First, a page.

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A “woke” museum in the rural and conservative depths of the United States

The place has been called a museum “The most woke” the United States. Lost in the Ozarks, on the edge of Arkansas, the glass and concrete building is an American art museum. Or, more precisely, the American Museum of Art.

The tone is set from the first room, where the preamble to the American Constitution is exposed, We, the People (2015), composed of multicolored shoe laces. Artist Nari Ward, a 58-year-old New Yorker of Jamaican origin, wonders about this Constitution written by and for white men. Today she is speaking to the multitude of Americans, and the works in the room respond to her: portraits of men and women – white, black, Hispanic, Indian – for two centuries. This bias makes it possible to span the chronology, which otherwise leads to exhibiting works produced by or representing minorities only from the 1930s.

We return to the chronological order later, but with additions: here, the jar of a slave, David Drake, in the room on the Civil War; further on, a portrait of President Andrew Jackson, who deported the Indians on the Trail of Tears (which passed through this part of Arkansas) westward in 1830, reworked in 2017 by artist Titus Kaphar.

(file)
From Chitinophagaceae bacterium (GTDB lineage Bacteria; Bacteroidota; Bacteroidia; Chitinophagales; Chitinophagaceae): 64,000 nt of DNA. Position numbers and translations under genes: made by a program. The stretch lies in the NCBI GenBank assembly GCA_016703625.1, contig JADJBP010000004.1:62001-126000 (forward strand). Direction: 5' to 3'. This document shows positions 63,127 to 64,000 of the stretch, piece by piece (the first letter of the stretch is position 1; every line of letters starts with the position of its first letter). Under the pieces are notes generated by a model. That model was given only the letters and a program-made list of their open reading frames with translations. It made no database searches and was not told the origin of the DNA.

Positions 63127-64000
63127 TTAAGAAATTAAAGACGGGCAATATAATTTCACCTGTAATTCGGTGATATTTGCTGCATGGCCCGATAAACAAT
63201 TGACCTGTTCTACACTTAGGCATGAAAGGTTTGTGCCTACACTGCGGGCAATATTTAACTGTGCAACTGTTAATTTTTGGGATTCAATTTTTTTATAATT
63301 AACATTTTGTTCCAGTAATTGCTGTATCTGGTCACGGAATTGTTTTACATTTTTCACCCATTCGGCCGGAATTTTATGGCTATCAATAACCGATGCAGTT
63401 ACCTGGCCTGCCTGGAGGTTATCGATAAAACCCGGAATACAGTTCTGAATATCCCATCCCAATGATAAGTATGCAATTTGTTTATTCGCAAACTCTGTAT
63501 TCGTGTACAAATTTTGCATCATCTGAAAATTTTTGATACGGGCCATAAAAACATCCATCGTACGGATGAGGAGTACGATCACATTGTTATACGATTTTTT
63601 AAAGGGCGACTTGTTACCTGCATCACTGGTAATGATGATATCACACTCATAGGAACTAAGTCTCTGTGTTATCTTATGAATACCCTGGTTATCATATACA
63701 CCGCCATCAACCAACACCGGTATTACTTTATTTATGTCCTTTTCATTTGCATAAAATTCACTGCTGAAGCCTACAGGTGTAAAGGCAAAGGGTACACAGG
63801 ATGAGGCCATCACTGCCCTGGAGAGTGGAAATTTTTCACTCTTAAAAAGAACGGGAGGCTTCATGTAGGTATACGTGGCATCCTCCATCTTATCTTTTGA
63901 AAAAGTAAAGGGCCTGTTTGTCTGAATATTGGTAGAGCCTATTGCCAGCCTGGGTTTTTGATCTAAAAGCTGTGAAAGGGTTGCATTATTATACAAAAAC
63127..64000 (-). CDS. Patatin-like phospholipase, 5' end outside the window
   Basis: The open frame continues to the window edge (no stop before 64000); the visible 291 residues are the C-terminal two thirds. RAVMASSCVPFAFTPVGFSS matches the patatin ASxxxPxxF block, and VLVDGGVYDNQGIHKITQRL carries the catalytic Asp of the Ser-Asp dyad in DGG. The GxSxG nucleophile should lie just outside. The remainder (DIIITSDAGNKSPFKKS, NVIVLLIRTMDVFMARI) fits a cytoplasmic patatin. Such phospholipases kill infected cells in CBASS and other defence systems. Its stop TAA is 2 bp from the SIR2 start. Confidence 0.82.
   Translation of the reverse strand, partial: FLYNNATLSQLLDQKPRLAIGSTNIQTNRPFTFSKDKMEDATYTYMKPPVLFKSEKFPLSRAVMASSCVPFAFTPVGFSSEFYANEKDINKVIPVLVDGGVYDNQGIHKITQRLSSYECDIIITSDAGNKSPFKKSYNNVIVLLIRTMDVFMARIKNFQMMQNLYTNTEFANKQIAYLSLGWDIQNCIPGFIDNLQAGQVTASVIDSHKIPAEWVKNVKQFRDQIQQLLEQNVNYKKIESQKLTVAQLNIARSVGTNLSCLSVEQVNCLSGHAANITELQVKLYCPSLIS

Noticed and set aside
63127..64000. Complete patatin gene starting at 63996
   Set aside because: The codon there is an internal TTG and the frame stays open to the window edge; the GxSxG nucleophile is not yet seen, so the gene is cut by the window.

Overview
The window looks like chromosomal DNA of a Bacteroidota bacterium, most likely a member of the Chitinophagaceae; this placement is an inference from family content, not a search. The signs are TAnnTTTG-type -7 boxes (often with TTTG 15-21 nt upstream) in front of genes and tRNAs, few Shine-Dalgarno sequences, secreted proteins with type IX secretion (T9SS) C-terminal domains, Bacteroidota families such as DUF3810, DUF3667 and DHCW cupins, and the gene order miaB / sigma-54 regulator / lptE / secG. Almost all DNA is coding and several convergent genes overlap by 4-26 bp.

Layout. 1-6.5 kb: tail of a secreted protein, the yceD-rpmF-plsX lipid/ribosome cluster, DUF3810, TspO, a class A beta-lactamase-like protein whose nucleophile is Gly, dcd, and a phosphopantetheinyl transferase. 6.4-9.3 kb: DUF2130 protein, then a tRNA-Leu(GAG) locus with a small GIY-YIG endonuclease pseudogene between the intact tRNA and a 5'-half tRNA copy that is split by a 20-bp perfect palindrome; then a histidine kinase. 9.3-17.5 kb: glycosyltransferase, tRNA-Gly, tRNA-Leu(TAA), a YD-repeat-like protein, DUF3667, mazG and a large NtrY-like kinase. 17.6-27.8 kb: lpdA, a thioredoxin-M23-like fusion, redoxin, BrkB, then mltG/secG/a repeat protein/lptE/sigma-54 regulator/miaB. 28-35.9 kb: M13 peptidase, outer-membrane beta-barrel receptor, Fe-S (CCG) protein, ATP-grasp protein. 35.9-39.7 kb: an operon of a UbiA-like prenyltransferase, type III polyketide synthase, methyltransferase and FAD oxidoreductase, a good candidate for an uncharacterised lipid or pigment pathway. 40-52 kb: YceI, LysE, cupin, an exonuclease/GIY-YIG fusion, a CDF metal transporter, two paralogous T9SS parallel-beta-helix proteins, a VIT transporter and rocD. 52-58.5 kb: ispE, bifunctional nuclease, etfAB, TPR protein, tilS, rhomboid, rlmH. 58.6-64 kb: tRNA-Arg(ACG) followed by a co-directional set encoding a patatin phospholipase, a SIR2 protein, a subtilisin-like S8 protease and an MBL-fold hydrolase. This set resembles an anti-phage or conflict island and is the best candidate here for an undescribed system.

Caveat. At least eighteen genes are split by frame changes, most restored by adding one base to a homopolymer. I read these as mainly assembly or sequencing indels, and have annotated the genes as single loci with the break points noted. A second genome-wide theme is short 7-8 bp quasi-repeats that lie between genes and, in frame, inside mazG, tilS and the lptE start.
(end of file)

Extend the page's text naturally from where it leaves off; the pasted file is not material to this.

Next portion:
“Woke”, then? Not in a caricatured way, for the Crystal Bridges Museum in Bentonville brings together more than it opposes, includes more than it rewrites history, unlike the more militant institutions of the East Coast. And because its founder is resolutely American, in this rural and conservative Midwest.

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Opened in 2011, the museum is the work of Alice Walton, 72, the richest woman in the world, with a fortune of 65 billion dollars (57 billion euros). “My parents were very patriotic, and I simply would never have considered collecting anything other than American art”, she confided to New Yorker, during the inauguration of the museum. She is the only daughter among the children of Sam Walton (1918-1992), the founder of Walmart supermarkets. His father was not interested in art, preferring his job as a grocer, hunting and flying.

In her youth, Alice Walton did not have access to museums, except for several hours by car, in… Oklahoma. The young woman is introduced to the beautiful by her walks, often on horseback, in the nature of the Ozarks Mountains: “I never really made the difference between nature and art”, she said, in September, at Wall Street Journal.

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